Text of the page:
You Only Have About 15 Minutes To Enjoy Real Wasabi. Here's Why

Sushi has taken America by storm in the past few decades, rising from an exclusively West Coast phenomenon to a staple meal of the American diet in less than 40 years and reshaping entire local economies in the process. And, while there are many aspects to a great sushi dinner, no matter what you order, every meal features two side ingredients: pickled ginger, used to cleanse the palate, and the ever-spicy lump of green paste you know as wasabi.

But the weird thing is ... you've probably never tasted real wasabi. Don't feel bad about that; most people haven't, even those who've been enjoying sushi for decades. But a variety of factors combine to make eating actual wasabi not just rare, but not even necessarily desirable. One of the key ones is timing: Once prepared, wasabi stays fresh for the culinary equivalent of a chemically-produced element with a half-life measured in seconds. You've only got about 15 minutes to enjoy it.

Wasabi does not last long at all

The biggest problem with wasabi is it's unbelievably difficult to cultivate, on par with something like saffron. In order to grow wasabi, water must be run over the plant's rhizomes (the stems, which are the actual product) at a gentle pace for literally years. It's also incredibly picky about other growing conditions, only germinating at temperatures between 46 and 70 degrees Fahrenheit in a narrow range of humidity. Even most parts of Japan aren't suitable for wasabi cultivation; the majority of it comes from Nagano prefecture, which contains the world's largest commercial wasabi farm.

And while it might be tasty, you have to enjoy it fast. Thanks to oxygen and moisture in the air, grated fresh wasabi rhizome loses its flavor in around a quarter of an hour. It doesn't become totally tasteless or anything, but it loses a lot of the pungency, aroma, and kick that makes it so special. Few foods find their flavor half-life expiring so quickly.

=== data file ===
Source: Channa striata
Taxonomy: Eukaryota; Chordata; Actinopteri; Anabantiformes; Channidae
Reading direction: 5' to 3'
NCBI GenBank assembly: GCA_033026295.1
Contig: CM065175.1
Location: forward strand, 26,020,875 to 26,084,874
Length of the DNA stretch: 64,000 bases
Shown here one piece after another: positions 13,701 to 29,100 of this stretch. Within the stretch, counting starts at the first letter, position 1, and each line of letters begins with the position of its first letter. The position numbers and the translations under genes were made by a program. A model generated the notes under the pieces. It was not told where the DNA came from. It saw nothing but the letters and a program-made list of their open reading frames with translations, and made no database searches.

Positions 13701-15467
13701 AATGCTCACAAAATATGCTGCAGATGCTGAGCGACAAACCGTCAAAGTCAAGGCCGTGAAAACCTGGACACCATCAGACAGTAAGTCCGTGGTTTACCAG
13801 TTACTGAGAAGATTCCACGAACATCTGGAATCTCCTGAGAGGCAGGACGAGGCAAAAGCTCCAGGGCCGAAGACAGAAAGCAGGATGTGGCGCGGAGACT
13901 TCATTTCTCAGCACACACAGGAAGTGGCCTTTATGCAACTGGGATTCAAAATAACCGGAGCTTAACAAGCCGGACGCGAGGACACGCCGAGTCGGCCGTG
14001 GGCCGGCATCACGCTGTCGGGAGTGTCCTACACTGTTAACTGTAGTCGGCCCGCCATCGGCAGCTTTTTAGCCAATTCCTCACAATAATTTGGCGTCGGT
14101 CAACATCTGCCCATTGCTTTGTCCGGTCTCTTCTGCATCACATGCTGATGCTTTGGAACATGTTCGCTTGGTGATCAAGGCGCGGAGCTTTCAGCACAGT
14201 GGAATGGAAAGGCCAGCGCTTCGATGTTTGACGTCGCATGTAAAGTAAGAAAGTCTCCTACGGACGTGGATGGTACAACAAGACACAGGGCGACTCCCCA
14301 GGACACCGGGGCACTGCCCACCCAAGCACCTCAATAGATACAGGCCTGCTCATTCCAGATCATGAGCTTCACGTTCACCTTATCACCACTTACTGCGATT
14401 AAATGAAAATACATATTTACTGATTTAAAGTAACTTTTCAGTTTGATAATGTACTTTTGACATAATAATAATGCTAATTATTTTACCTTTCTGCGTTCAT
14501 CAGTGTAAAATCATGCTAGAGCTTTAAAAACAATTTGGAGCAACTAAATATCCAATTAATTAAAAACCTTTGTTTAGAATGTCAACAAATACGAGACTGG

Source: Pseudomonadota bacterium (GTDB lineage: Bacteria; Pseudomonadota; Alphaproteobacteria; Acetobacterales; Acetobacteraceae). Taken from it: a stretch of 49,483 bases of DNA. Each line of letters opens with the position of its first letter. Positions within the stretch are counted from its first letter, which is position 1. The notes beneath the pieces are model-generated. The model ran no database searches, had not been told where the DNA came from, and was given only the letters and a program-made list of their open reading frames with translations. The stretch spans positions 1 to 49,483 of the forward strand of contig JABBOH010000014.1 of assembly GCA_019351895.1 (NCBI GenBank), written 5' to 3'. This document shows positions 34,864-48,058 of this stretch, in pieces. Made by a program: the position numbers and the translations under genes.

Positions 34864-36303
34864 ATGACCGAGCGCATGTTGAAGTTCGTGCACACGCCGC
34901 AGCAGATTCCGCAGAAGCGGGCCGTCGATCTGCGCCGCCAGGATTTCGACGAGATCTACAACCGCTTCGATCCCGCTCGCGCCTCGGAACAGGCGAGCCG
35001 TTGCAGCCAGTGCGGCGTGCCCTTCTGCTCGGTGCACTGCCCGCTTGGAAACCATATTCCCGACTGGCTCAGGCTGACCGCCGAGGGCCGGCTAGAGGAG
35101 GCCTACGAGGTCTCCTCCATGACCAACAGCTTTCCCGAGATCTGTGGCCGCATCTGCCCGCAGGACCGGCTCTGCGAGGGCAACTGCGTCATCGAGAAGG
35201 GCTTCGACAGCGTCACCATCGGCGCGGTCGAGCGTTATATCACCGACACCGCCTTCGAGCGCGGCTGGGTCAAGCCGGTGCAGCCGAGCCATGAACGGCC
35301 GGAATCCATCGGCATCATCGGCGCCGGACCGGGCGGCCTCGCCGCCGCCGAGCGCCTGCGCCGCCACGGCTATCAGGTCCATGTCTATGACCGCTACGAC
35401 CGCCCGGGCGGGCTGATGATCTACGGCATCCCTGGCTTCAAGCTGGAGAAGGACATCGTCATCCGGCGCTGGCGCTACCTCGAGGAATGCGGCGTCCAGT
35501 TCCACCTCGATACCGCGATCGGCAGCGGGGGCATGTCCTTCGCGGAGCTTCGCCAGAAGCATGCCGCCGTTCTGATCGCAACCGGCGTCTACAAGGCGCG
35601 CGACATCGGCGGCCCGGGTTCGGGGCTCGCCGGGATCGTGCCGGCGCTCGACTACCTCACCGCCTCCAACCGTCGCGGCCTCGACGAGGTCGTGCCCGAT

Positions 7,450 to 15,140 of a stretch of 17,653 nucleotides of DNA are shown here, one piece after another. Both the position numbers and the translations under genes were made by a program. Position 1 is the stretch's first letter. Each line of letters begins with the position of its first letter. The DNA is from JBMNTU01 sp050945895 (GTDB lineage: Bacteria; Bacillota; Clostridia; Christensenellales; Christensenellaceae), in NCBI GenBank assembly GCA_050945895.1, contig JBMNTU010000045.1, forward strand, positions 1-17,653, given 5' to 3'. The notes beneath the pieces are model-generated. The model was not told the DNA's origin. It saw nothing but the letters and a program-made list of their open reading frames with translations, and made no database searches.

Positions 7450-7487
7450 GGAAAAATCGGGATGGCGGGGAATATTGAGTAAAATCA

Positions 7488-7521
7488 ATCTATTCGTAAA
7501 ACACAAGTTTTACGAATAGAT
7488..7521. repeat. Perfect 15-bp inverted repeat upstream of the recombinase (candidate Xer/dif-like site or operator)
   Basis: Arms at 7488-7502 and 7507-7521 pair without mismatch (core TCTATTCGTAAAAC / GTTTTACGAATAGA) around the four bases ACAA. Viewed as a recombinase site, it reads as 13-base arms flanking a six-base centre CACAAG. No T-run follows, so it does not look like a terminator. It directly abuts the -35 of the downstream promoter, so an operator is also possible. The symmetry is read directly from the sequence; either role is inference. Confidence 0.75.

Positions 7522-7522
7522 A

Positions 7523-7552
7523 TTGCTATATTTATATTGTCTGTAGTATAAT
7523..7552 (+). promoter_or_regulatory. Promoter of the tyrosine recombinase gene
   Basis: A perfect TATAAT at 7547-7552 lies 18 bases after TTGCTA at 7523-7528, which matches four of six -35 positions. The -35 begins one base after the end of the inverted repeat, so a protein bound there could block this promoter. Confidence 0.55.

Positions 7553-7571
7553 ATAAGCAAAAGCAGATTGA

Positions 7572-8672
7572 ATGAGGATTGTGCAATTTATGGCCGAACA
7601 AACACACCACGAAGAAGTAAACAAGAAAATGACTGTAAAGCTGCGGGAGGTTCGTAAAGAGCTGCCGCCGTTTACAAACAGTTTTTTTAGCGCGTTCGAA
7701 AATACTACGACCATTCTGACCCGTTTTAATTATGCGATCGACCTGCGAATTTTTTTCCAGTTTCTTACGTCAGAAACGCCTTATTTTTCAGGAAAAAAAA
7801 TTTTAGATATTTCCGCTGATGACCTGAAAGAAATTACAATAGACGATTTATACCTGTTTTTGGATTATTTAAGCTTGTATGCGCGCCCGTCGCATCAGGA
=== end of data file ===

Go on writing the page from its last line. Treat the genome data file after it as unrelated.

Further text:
All of this combined explains why chefs in America (and even a lot of them in Japan) prefer wasabi substitutes, typically a mashed-up mixture of horseradish, Chinese mustard, starch, and green food coloring. While it may not have the flavor complexity of wasabi and the texture is somewhat different, it approximates the taste pretty well — and is far, far less of a logistical headache.

Wasabi has a long history in Japanese food

Despite the difficulties in growing and serving it, wasabi has been a part of Japanese cuisine for a long, long time. Its earliest uses were medicinal, but records of it as a food date from the 8th century A.D. during the Nara period, when a Buddhist monk named Kohbou-Daishi in Mie prefecture (south of Nagano, but still in the central Honshu area where wasabi grows best) transplanted wild wasabi to the area around the Chuzen-ji Temple where he lived.

It wasn't until much more recently that it was used in the modern fashion, however. Wasabi became a prized possession among the samurai caste in part due to one very, very important person from Japanese history: Tokugawa Ieyasu. The founder of the Tokugawa Shogunate, Ieyasu is one of the towering figures in Japanese history, the man who essentially ended the Sengoku Era (1467-1615). In addition to being one of the most famous samurai in history, Ieyasu was also his day's equivalent of a foodie and developed a particular love for wasabi. During and after his rise to power, many other samurai lords looked to curry his favor and ape his preferences (he was even presented with an entire cultivar of wasabi upon his retirement from the shogunate in 1607), and wasabi's widespread popularity caught on from there.